If muscular dystrophy runs in your family, a genetic counsellor can explain what genetic testing options are available to you and other family members. You may choose to visit a genetic counsellor if you are planning a family to find out your risk of passing the condition on to your child, or to arrange for prenatal tests. Read more about genetic testing for muscular dystrophy.
is connected with a wide range of support groups throughout Victoria and Australia and can connect you with other individuals and families affected by muscular dystrophy.
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What You Need To Know
- Duchenne muscular dystrophy, or DMD, is associated with the most severe clinical symptoms of all the muscular dystrophies.
- It is caused by a genetic mutation on one of the mothers X chromosomes, and researchers have identified some of the affected genes.
- Duchenne muscular dystrophy is caused by a genetic problem in producing dystrophin, a protein that protects muscle fibers from breaking down when exposed to enzymes.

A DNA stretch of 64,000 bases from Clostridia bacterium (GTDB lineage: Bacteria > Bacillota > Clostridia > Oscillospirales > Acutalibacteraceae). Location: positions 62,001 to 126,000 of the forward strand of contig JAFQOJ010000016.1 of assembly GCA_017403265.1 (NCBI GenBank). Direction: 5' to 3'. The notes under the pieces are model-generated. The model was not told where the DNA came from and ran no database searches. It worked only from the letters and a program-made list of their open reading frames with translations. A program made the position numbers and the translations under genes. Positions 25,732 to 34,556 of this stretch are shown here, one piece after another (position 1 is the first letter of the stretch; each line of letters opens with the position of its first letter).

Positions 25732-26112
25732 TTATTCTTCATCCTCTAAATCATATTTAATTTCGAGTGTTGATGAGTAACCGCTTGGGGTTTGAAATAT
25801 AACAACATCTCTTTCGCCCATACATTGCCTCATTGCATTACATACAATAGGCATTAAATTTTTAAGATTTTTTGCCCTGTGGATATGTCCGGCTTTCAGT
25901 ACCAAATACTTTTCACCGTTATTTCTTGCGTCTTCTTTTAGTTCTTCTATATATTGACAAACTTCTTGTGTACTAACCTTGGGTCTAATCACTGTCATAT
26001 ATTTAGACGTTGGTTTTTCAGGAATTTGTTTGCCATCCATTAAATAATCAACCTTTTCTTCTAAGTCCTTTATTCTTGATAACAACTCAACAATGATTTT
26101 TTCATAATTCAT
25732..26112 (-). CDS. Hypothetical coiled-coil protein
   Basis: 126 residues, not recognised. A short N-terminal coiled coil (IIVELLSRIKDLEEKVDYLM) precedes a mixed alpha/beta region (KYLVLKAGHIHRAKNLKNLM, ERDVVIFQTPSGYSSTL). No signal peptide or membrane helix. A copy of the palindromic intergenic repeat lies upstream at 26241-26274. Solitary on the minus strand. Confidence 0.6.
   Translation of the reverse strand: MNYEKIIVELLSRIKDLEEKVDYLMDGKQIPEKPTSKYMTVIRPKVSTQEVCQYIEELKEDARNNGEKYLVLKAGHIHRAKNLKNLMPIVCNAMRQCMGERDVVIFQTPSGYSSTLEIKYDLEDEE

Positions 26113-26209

- Duchenne muscular dystrophy mostly affects boys and occurs in one in 3,500 to 5,000 newborns. There is no higher risk for any ethnic group.
- Children affected by DMD may have some degree of cognitive problems, yet some have average or even higher-than-average intelligence.
Muscular dystrophy is a genetic problem that causes muscles to weaken and atrophy .
Muscle weakness may affect the skeletal muscle or the heart muscle. It is caused by the inability of muscles to respond to nerve impulses from the brain
Other Less Known Types Of Cmds Belonging To Alpha
Congenital muscular dystrophy type 1C
This subtype of CMD was first reported by Brockington et al. , who identified a new member of the fukutin family of proteins, FKRP, with the gene mapping to chromosome 19q13.3. The disorder manifests in the first few weeks of life with CMD and marked increase of serum CK. Several patients present with normal intelligence and normal brain structures on brain imaging. In the young adult age, the patients show heart involvement, severe weakness, and wasting of the shoulder girdle muscles hypertrophy and weakness of the leg muscles with calf and thigh hypertrophy and severe respiratory failure are also recorded. The MDC1C follows the nomenclature previously established for the MDC1A related to CMD with a primary laminin apha 2 deficiency and for MDC1B related to a secondary laminin alpha2 deficiency and calf hypertrophy linked to 1q42. The group MDC1C also includes clinical features of CMD/LGMD involving different genes , which manifests with early onset weakness and early onset LGMD without brain involvement and cardiomyopathy.